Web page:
Not long after Joseph began his petition “the enemy” subdued him. 13 He could not speak, for his tongue had been bound. Hearing noises in the woods near him, Smith assumed that other persons were walking around in his presence. 14 He tried several times to make his requests known to God, but without success. 15  The young inquirer despairingly supposed that he was “doomed to destruction.” 16  He had never before encountered such supernatural strength.

In like manner, Charles Finney determined to give his heart to God, but upon making his petition he found that he could not pray. When he attempted to pray he became “dumb,” having “nothing to say to God.” Rustling of leaves nearby led him to believe that other individuals were in his presence. Ultimately that thought led him to such a sense of conviction of personal wickedness that it took possession of him. Charles attempted to pray several times without success, leading him to the verge of despair. He recollected that “a great sinking and discouragement came over me at this point, and I felt almost too weak to stand upon my knees.” 17

PARALLEL #4: LOFTY LUMINARIES

Upon deliverance from the clutches of the enemy, Joseph witnessed a pillar of light descending upon him until it enveloped him. 18  He became filled with the “spirit of God,” 19 causing him also to be “filled…with unspeakable joy.” 20  At this time both God the Father and Jesus Christ appeared to him, of which Joseph petitioned them “which of all sects were right – and which I should join.” 21  He was admonished that he should join none of them, for they were all wrong! The experience lasted “one brief hour.” 22

Charles envisioned a light also, but it was scripturally caused. Reflecting upon Jeremiah 29:12-13, the passage “seemed to drop into [his] mind with a flood of light.” 23 With that he was convinced that he could perform his vow of accepting God that day. In the midst of such spiritual ecstasy he left the woods and returned to the village. After dinner Charles wished to “pour out [his] whole soul to God.” 24 He retired to the Counsel room of his law practice, where it was dark, but “it appeared to [him] as if it was perfectly light.” 25  In that “lighted” room he came face to face [emphasis his] with Jesus Christ. 26  No words were exchanged, but Finney “fell down at his feet and poured out [his] soul to him.” 27  Shortly thereafter, Charles received a mighty baptism of the Holy Ghost, which he characterized as a “wave of electricity” or “waves of love.” 28  The event lasted until late in the evening. 29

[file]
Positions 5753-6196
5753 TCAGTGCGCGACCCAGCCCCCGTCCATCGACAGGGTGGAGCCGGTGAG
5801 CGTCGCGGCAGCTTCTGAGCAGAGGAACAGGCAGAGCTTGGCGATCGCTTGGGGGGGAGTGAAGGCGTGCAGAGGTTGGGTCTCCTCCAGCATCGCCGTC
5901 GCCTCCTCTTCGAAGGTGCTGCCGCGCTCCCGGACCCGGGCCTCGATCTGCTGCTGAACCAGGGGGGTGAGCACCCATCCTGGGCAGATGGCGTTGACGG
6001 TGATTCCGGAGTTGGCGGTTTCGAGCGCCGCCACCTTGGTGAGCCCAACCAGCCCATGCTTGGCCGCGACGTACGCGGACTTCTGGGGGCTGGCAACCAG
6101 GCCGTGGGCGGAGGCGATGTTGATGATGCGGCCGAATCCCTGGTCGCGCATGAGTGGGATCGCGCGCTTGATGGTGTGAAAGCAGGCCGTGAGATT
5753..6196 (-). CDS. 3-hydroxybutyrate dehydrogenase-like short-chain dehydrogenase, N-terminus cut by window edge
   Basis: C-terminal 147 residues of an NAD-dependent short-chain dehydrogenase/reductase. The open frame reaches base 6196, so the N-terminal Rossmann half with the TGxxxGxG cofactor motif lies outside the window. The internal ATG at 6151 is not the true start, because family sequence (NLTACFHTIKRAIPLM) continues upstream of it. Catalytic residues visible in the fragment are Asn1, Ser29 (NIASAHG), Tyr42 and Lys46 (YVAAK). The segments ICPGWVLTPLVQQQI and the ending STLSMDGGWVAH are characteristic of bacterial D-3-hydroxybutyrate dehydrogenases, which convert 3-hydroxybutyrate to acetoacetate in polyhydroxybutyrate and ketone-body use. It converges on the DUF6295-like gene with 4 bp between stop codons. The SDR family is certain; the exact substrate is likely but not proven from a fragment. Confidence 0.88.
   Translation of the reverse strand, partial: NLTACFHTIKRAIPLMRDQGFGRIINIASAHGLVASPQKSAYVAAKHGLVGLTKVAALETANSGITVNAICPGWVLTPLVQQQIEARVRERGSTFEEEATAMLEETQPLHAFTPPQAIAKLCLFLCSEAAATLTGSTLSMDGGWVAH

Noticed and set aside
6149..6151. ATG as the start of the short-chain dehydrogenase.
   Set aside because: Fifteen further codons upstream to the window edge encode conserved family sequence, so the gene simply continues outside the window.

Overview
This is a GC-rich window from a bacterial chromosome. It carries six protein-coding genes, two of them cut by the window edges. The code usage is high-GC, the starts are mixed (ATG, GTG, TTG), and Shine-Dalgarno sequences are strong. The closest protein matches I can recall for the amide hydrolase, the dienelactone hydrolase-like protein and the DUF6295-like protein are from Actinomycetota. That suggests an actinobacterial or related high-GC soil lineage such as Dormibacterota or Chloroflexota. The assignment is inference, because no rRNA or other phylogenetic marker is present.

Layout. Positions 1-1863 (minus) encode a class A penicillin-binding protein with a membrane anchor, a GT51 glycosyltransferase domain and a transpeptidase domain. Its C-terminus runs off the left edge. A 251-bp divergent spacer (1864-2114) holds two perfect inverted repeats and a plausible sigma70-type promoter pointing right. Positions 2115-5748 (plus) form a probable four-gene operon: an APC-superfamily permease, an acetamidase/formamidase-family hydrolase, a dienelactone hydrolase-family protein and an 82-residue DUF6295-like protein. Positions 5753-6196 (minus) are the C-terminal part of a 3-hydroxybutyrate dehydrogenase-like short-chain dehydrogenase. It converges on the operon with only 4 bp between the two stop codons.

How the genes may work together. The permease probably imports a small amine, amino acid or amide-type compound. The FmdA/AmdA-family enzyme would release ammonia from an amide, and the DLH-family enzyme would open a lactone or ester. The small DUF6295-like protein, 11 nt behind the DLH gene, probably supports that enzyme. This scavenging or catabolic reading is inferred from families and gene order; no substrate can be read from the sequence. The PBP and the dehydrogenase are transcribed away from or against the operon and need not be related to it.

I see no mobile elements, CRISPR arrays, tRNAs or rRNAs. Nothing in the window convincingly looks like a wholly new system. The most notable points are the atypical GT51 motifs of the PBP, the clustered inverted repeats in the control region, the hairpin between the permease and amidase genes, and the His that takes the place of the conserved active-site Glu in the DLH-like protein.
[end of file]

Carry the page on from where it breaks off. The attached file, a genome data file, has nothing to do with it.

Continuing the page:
PARALLEL #5: REJECTED REPORTS

Joseph shared his visionary experience with those whom God had previously denounced as “wrong” and “corrupt.” 30  To his surprise he was treated lightly and with great contempt. 31  Although only a boy of young age, he soon found that his visions and revelations were not welcomed, and that “men of high standing would take notice sufficient to excite the public mind against [him],” creating “bitter persecution.” 32  Being satisfied in mind that he had seen a vision, however, Smith endured, thereafter translating the Book of Mormon and starting the Mormon Church.

Charles, too, endured persecution for sharing his experience. Certain young men in his neighborhood had been warned to avoid him, for he “was a very careless young man about religion.” 33  To associate with Finney was tantamount to diverting oneself away from conversion. The neighborhood’s opinions caused him to doubt his own eternal security. He perceived that others thought of him as possibly delusional or even “crazy.” 34  Nevertheless, after falling asleep the day of his conversion, and then awaking, he experienced “the great flow of the love of God” in his heart. 35  Finney even visited Joseph Smith’s community in 1831. 36

CONCLUSION